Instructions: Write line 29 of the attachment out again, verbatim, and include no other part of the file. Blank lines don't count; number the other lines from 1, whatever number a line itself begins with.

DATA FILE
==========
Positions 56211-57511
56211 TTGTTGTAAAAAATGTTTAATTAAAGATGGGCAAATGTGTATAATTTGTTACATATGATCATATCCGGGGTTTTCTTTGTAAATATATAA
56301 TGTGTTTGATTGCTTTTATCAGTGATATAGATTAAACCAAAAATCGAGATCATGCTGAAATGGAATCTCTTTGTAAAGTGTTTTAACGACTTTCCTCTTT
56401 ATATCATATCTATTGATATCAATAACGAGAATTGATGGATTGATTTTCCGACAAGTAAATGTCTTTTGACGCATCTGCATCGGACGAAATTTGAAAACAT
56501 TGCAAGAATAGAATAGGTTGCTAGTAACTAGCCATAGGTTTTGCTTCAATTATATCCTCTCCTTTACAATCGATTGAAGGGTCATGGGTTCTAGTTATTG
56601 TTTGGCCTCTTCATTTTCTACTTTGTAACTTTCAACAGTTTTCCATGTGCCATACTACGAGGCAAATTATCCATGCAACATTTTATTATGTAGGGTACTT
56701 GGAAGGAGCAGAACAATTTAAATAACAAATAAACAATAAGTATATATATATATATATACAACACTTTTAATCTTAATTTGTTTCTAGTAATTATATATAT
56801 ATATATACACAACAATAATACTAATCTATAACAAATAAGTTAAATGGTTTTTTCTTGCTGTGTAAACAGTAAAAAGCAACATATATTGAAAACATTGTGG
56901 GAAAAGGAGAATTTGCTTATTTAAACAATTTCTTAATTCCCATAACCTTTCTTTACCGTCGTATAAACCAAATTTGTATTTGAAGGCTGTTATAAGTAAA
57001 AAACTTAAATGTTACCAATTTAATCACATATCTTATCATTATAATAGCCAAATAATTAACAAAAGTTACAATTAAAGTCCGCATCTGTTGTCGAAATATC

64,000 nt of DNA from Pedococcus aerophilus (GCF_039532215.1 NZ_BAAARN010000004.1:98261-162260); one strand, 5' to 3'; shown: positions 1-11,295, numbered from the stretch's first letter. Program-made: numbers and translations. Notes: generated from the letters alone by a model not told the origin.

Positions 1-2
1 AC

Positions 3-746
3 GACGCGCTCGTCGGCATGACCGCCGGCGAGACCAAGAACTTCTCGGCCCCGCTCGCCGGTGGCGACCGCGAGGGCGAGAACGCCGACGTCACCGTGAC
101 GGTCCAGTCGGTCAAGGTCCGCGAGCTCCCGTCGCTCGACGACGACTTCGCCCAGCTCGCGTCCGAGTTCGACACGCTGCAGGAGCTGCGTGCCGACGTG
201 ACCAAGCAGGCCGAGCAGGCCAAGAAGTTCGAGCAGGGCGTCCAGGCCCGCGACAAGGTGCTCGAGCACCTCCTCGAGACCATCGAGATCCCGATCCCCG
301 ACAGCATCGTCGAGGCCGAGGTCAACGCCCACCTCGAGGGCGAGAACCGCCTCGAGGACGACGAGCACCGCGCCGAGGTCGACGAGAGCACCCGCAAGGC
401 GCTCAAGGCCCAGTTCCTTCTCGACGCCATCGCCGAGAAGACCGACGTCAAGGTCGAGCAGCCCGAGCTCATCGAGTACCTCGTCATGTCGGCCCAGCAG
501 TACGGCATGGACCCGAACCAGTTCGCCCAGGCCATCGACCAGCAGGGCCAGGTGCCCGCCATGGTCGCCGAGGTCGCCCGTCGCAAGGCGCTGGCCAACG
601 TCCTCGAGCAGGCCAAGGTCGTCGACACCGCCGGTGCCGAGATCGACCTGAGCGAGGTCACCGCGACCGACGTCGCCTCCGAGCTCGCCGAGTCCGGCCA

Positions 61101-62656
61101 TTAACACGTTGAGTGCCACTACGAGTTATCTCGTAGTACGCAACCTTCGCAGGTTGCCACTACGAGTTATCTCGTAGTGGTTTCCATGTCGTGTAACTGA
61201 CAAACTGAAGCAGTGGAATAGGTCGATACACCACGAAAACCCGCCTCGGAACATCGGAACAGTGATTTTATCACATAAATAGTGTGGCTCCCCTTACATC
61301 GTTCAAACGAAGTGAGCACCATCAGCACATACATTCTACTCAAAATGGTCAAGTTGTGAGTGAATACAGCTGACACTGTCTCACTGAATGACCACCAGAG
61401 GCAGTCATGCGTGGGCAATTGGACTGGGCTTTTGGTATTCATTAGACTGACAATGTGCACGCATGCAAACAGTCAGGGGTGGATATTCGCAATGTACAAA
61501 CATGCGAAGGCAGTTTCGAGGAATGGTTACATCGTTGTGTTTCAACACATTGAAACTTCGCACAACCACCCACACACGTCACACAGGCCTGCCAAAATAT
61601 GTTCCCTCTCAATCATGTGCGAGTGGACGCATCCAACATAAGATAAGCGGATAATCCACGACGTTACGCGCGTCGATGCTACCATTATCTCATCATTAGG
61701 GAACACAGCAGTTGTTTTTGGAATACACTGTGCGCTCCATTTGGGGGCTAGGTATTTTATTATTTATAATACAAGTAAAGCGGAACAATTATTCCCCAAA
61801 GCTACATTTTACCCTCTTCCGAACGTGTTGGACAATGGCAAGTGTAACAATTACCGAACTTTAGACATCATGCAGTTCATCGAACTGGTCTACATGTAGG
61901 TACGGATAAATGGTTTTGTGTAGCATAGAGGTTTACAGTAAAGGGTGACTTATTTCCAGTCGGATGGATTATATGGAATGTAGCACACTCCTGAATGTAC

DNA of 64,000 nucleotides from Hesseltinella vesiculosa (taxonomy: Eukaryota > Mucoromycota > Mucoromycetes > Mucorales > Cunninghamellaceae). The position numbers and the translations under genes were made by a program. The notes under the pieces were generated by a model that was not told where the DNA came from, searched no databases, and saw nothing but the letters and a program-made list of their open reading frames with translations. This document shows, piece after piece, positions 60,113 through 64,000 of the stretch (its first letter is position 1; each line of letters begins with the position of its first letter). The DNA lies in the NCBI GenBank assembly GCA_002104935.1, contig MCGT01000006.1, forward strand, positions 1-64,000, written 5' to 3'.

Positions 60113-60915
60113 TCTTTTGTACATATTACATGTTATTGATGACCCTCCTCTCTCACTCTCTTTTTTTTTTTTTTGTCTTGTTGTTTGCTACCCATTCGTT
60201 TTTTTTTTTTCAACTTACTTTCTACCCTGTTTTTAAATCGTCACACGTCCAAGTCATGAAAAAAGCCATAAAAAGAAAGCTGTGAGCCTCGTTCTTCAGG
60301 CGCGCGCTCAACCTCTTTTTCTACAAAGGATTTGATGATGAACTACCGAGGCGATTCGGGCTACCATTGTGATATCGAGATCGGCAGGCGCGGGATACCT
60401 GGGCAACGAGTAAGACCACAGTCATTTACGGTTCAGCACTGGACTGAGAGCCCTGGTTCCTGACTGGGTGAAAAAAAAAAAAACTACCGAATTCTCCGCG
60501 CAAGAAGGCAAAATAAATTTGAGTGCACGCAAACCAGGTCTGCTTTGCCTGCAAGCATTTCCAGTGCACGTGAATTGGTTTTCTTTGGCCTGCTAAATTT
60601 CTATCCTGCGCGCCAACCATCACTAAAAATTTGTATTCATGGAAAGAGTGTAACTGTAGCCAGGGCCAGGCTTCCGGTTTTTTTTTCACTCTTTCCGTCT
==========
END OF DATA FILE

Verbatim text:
61701 GAACACAGCAGTTGTTTTTGGAATACACTGTGCGCTCCATTTGGGGGCTAGGTATTTTATTATTTATAATACAAGTAAAGCGGAACAATTATTCCCCAAA